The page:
I've moved to Tartu, Estonia with Elin, where she is doing research, and I'm now neck-deep in a deeply confusing language which has no prepositions, word for "he" or "she", no future tense, and three different Os -- o, õ, and ö (ask me to pronounce them in succession: it sounds like I'm trying to lift a piano). And of course, I'm learning to cook in this new place. Good food is frighteningly central to my happiness, and the first week or so here was nerve-wracking. Suddenly separated from my happy Brooklyn kitchen full of pots and pans and gadgets, and from a wonderful food coop stocking cheap, high-quality produce, here I was having to wonder whether I'd be able to go on without baby arugula, and how much money I was willing to spend on a pair of tongs (they don't seem to exist here, except as $20 imports) and a strainer. It's a little embarrassing, but I actually packed an all-clad skillet in my suitcase, and I'm proud of it.
My only solution was to tackle the problem head-on, to eliminate all doubt, to see what Tartu's food markets could do. So the eternally gracious Elin and I have done a lot of walking and looking and occasionally asking (Elin's Estonian is very good, but speaking in it makes her nervous, and Estonians, while perfectly friendly, are not always forthcoming) We've combed the city's grocery stores, corner shops, and covered and outdoor markets. We are now veritable experts on the food available in Tartu, Estonia. If you need to know whether a spice, herb, vegetable, or meat cut exists anywhere in the city limits, you can ask us, and we'll tell you where to get it, whether it's shrink-wrapped or fresh, shipped or local, of good, acceptable, or poor quality, and, in many cases, how much it costs. And since we hawkishly troll all the grocery store chains regularly, we can also tell you when and what new products are in, and how badly they're marked up. (Just this week! Baby arugula from Italy, and not too bad at 20 Kroons, or about $1.80 for 100 grams.) We should make a business out of it, or a blog.
Gladly, Tartu has turned out as fantastic city for a cook--many things I've hoped to find have been available, and even some things that aren't easy to find in New York. But by far the most exciting aspect is that Tartu has that wonderful quality of many European cities, a historical friendliness towards markets and the idea of daily shopping for fresh ingredients. While this ethos is spreading in the U.S. as farmers' markets crop up in parks and parking lots, the mainline for food in the U.S. is still through big grocery stores. In Europe, with its denser, walkable cities, these old covered markets are apart of life; they have a permanent physical home and are woven into the fabric of life. You can still walk to a place that's open 6 days a week (sometimes 7) and buy vegetables, cheese, and meat from someone who grows, makes, or butchers it himself. You can ask questions and receive honest advice honed over many years of experience. It's wonderful and satisfying to take part in this tradition, and I'm eager to take as much advantage of it as possible.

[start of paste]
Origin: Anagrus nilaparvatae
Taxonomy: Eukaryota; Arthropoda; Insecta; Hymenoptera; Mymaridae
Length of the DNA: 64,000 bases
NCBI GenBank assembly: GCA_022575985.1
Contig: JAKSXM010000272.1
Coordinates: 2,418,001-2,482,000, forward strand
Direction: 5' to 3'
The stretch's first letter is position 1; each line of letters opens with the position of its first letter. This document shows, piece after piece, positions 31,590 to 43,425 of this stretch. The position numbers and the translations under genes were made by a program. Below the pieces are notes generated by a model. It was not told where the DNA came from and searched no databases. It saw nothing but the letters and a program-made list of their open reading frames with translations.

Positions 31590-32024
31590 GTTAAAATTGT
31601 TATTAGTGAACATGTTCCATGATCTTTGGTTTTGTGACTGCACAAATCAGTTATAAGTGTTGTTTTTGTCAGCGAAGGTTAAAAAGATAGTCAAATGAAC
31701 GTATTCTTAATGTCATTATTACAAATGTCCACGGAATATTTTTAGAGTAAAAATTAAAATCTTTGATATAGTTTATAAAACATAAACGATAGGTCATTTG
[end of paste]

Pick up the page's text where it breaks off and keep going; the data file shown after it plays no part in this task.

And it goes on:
Tartu, though only a city of 100,000, has multiple covered markets that sell meat and dairy every day of the week, the largest of which has a statue of a pig with a butchery diagram etched into its side, lest you forget what's inside the building; near the river, there is also an impressive permanent outdoor market with dozens of stalls full of local farmers selling Estonian produce. Though what's available from the local farmers tends to be homogeneous--epic amounts of potatoes, onions, cabbage, beets, cucumbers, and dill--it's all top-quality, honest, and very inexpensive.
In the covered markets, every single cut of pork you've heard of or could imagine is available from dozens of vendors, along with a more limited selection of beef and lamb. The selection of seafood is very limited, mainly salmon, herring, and mysterious little fish that might be sprats, anchovies, or sardines -- but no shellfish of any kind. It is easy to find dairy products, and quality of dairy products in Estonia has been very impressive: local butter, homemade farmer and cottage cheeses, curds, yogurt, and milk--all easily better than what's available in the U.S., and cheaper.
Whenever possible, I try to cook using these more traditional Estonian ingredients available in the markets, because it means supporting local farmers and, in most cases, the ingredients are high quality and inexpensive. Then to supplement the local stuff, there are three or four grocery store chains. Since each chain presumably has its own buyer who imports the more specialized ingredients, combined they offer a pretty good selection: dried borlotti beans here, Parmiggiano-Reggiano there, Spanish chorizo somewhere else. Far more than any other cuisine, Italy and Italian ingredients are represented here. Italian food is just too popular--not to mention delicious and straightforward. Gladly, I cook Italian more than anything else, and we've been able to find very high-quality pasta, the soul of Italian cooking. As long as I have good pasta, I can comfort myself with all manner of recipes.
I hope, of course, to learn as much as possible about Estonian cooking this year. I think it will involve a lot of cabbage, which is certainly not in short supply. And pork. And beets and potatoes. But that's all for future posts.